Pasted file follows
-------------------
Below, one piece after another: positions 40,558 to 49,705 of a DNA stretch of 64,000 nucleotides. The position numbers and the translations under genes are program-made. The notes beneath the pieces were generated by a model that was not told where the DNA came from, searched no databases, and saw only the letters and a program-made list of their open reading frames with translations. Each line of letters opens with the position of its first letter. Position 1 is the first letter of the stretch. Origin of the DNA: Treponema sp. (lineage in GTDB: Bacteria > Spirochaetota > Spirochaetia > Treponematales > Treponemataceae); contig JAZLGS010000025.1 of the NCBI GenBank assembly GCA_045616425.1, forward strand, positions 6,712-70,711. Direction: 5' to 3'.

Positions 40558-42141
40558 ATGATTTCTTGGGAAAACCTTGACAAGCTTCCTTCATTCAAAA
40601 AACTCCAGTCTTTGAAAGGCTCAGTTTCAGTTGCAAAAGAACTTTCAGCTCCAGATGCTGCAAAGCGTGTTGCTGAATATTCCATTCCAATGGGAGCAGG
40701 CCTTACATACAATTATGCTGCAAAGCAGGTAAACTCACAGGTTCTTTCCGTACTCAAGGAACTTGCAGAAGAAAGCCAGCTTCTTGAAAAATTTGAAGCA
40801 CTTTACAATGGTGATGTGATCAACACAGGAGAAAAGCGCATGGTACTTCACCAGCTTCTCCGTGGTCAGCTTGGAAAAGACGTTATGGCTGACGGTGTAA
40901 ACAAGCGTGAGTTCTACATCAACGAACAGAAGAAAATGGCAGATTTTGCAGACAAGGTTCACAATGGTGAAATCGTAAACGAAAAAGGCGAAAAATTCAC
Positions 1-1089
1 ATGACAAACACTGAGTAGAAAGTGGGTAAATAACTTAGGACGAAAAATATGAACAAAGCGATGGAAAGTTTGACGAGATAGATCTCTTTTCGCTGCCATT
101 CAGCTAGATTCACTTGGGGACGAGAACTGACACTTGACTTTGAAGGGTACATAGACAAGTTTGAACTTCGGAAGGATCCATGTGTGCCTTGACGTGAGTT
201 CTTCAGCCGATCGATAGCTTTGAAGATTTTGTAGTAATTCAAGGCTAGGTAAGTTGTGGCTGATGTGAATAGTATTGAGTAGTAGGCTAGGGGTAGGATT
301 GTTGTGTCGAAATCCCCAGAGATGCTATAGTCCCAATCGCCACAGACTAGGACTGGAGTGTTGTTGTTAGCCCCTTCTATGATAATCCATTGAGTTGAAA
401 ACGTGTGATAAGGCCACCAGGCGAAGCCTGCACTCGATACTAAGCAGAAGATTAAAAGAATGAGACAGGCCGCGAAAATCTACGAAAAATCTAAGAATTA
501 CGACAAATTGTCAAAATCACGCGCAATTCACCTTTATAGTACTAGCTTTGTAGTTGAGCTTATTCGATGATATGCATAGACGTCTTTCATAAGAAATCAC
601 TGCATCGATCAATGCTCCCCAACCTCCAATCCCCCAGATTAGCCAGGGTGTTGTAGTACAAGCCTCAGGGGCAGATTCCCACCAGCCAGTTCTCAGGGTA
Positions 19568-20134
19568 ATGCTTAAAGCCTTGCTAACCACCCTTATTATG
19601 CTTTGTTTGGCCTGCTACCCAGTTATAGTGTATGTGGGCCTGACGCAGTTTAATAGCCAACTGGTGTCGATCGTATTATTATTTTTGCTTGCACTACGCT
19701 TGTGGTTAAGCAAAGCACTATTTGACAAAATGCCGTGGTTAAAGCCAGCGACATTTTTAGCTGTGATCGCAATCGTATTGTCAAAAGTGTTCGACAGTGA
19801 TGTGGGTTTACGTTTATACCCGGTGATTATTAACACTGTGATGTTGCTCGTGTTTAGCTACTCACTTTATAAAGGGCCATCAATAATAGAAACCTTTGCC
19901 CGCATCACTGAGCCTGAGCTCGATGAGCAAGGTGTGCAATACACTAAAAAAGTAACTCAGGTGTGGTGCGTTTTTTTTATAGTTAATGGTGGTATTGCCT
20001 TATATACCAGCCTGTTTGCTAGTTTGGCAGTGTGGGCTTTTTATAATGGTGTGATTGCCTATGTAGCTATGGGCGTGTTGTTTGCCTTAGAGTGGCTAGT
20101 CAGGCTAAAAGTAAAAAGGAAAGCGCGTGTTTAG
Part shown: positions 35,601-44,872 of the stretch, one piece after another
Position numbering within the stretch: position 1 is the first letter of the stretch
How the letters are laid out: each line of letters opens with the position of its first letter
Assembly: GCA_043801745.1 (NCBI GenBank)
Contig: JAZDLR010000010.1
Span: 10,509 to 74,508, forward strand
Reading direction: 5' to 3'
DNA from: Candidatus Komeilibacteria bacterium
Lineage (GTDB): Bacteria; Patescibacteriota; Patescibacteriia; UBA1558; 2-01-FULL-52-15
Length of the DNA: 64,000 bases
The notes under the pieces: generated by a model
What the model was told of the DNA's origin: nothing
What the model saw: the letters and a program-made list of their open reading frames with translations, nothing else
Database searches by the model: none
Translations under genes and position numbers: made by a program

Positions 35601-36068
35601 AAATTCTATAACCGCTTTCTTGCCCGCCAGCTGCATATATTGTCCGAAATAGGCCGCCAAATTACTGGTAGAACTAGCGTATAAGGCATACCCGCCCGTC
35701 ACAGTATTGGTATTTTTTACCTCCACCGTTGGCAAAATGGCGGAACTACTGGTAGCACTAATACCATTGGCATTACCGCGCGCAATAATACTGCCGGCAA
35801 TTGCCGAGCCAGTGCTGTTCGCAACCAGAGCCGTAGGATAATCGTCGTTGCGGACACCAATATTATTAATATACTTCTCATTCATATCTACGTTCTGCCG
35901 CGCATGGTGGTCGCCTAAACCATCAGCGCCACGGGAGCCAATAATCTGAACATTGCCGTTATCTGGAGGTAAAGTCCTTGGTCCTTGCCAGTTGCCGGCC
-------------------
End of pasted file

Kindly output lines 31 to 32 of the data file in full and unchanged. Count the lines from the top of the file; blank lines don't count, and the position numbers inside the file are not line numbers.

DNA from: Candidatus Komeilibacteria bacterium
Lineage (GTDB): Bacteria; Patescibacteriota; Patescibacteriia; UBA1558; 2-01-FULL-52-15